Christmas dances at Northern New Mexico Pueblos

This post on Christmas dances at Northern New Mexico pueblos was first published in December 2010 was updated on 12/22/2016

One of the greatest cultural resources in New Mexico are the pueblos, home to indigenous peoples for hundreds of years. All but one of the Eight Northern Pueblos are within an hour’s drive of Santa Fe. Taos is a little further.

Celicillon Traditional Zuni Dancers Photo by Nick Pecastaing, courtesy of Indian Pueblo Cultural Center

Celicillon Traditional Zuni Dancers Photo by Nick Pecastaing, courtesy of Indian Pueblo Cultural Center

The pueblos continue to follow traditional spiritual practices as they have done for uncounted generations. Today, many are intertwined with the Catholicism the Spanish forced them to embrace. Ceremonial dances are a vital part of pueblo life. There are dances at Northern New Mexico pueblos over the Christmas holidays. They start on Christmas Eve and go through All Kings Day on January Many fall over the Christmas holiday season and are open to the public. The exact meaning of the dances can only be guessed at by outsiders; they are private about their religious practices. Dances are often part of larger ceremonies not shared with outsiders. These may have gone on for days prior to the public part of these rituals.

Christmas dances at Northern New Mexico pueblos

Because the pueblos consider the dances to be sacred, we may never know their exact meaning. Spiritual matters are not shared with outsiders. Observe and get into the moment. Traditionally, Christmas dances at Northern New Mexico pueblos are either animal dances  such as deer, buffalo or turtle. The other dance done at Christmas is Los Matachines. This dance, which came to the New World with the Spanish, is danced by both Hispanic and Pueblo peoples. It was introduced to the puelbos by the Franciscan friars who wanted to channel what they considered heathen dances into an acceptable and reverent format. It is still danced a the pueblos today. Santa Clara and Jemez Pueblos use drums and rattles for Los Matachines; other Pueblos including San Ildefonso use fiddle and guitar, harking back to the dance’s Spanish origins.

Christmas Eve pueblo dances

Christmas Eve brings torchlight processions and dances at a few of the Pueblos. (Please note that dances and Pueblos dancing can vary from year to year. Check with the Pueblo for the most up-to-date information.)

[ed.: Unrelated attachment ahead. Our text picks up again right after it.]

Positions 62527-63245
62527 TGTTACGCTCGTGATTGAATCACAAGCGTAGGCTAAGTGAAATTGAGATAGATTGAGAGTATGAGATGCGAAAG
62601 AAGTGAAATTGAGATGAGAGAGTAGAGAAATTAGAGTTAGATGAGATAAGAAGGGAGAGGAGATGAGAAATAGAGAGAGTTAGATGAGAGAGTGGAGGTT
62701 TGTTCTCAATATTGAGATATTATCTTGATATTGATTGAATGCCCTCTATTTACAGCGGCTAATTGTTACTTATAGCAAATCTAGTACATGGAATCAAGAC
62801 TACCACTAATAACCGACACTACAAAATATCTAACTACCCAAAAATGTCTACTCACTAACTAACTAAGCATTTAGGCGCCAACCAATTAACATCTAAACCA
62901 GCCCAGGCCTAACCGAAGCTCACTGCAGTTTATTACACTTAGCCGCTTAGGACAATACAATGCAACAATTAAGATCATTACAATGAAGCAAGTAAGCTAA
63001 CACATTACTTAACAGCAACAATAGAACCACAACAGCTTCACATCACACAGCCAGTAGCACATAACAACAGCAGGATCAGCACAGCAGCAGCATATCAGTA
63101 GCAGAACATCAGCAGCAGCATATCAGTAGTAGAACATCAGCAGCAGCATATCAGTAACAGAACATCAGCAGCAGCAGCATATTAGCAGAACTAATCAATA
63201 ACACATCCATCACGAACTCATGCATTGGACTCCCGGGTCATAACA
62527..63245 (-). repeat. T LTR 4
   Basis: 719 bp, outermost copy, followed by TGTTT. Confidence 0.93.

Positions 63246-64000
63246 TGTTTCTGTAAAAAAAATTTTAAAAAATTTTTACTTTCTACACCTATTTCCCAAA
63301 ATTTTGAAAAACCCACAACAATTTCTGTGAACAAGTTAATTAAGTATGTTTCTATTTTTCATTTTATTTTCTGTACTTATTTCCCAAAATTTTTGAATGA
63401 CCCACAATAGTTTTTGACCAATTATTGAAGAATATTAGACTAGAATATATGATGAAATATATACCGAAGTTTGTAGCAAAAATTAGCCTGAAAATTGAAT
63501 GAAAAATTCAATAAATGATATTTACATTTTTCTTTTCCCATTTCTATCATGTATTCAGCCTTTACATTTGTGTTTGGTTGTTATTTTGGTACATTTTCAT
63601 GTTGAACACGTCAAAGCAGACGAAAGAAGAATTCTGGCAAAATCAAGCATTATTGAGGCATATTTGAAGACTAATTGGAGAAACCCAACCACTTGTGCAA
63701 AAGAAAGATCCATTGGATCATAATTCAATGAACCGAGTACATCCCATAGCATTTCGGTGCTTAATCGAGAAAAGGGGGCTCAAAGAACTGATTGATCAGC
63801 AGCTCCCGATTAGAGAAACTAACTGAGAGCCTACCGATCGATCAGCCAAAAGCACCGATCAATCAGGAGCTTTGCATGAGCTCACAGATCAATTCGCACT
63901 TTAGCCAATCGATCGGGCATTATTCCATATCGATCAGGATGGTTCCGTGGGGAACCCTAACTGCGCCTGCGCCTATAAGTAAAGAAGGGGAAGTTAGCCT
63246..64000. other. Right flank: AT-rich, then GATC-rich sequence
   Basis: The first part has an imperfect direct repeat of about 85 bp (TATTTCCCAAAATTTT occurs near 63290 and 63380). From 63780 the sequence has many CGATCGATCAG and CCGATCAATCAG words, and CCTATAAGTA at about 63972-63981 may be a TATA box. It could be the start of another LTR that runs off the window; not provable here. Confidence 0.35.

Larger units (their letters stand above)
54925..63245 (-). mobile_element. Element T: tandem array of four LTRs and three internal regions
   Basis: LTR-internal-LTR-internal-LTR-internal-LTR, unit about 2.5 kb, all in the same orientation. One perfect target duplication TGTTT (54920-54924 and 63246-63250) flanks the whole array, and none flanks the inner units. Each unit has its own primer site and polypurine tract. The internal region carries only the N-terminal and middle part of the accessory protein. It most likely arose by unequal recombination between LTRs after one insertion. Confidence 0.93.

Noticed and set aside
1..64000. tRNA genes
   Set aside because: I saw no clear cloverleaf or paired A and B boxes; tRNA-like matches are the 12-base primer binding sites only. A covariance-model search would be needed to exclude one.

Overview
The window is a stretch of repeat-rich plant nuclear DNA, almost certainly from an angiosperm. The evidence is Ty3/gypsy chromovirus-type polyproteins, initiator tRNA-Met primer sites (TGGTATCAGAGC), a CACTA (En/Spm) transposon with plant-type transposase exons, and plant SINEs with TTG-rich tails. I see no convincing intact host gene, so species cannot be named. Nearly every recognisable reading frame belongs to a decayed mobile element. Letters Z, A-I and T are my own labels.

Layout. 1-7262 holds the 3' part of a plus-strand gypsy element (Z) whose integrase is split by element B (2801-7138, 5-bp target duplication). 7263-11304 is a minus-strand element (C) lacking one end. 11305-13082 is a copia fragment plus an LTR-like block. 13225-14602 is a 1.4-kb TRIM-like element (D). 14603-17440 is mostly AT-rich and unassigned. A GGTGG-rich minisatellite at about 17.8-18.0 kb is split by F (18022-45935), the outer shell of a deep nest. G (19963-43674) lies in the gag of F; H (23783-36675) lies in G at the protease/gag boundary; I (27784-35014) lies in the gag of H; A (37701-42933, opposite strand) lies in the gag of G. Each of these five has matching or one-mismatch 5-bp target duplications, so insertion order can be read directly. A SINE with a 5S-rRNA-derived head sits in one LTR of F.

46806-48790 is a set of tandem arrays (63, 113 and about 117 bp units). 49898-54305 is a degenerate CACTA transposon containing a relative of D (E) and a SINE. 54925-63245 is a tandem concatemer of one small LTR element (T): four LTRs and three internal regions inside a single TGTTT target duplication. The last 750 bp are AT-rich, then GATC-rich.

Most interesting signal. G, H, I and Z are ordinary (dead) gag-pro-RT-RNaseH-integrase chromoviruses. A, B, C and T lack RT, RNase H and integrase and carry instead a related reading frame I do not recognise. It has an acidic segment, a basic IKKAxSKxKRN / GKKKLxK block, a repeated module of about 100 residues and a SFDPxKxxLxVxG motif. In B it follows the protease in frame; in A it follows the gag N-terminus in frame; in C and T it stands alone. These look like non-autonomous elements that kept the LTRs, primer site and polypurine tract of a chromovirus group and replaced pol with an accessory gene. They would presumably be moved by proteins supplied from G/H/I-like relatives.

Nambe  Buffalo Dance in the evening. For the start time call the pueblo at (505)455-4410).
Picaris Las Matachines
Ohkay Owingeh Las Matachines, bonfires lit at sundown
Las Matachines arrive starting late afternoon; Bonfire dance at night
Taos Pueblo On Christmas Eve There is a Vespers service  in St. Jerome’s Church at 4pm followed by a candlelight procession carrying the statue of the Virgin around the Plaza. Bonfires are lit and the men shoot rifles into the air to celebrate Christ’s birth. The Taos Pueblo begins events in late afternoon and charges their regular admission for these.
Tesuque Dances start at midnight and go till about 2am

Christmas Day pueblo dances

The Pueblos listed below traditionally hold dances on Christmas Day.

Ohkay Owingeh
Las Matachinas at about 11:30am and 4:30pm (times are approximate)
Picuris Las Matachinas
Santa Clara
No public dances
San Ildefonso
Buffalo Dance (Summer People) Las Matachinas (Winter People) starting about 10am
Taos Pueblo Deer Dance starting about 1pm
Tesuque dance starting around 10am- no information on what dance they’re doing

Other dance around the holidays

12/26/16 Ohkay Owingeh has the Turtle Dance starting at about 10:30am
1/1/16 Picuris Pueblo Transfer of Canes to new pueblo officials and various dances
1/1/16 Taos Pueblo Turtle Dance starting at about 9am
1/6/16 King’s Day Celebration many pueblos will dance either the Antelope, Buffalo or Deer dances in to celebrate transfer of Canes of Authority to new tribal officers.

Here’s a schedule of dances. For the most up-to-date information check with the individual pueblos.

These dances are part of each pueblo’s spiritual practice and are religious ceremonies. It is a privilege to attend, and an honor to be allowed to share these ceremonies that are deeply central to their lives. If you go, it is important to follow proper etiquette. Taos Pueblo recently closed to visitors on feast days because they didn’t respect the simple rules.

Highlights of etiquette for pueblo dances

Pueblos are sovereign nations and have their own governing bodies and rules for visitors. Observe pueblo etiquette. Below are some of the most important things to know. For the full etiquette click here.

Don’t bring cameras

Absolutely no photos are allowed. The best thing to do is leave your cameras and  cell phones in the car. Some pueblos will confiscate cameras and phones they believe were used to take photos. These may not be returned. Some pueblos are instituting fines.

Don’t talk to dancers

Don’t walk across the dance plaza

Don’t ask questions about the dances

or any other aspects of pueblo life as some things aren’t shared. If you do ask and don’t get an answer, let it go.

Don’t speak during dances

These are sacred ceremonies.

On feast days, only enter a private home by invitation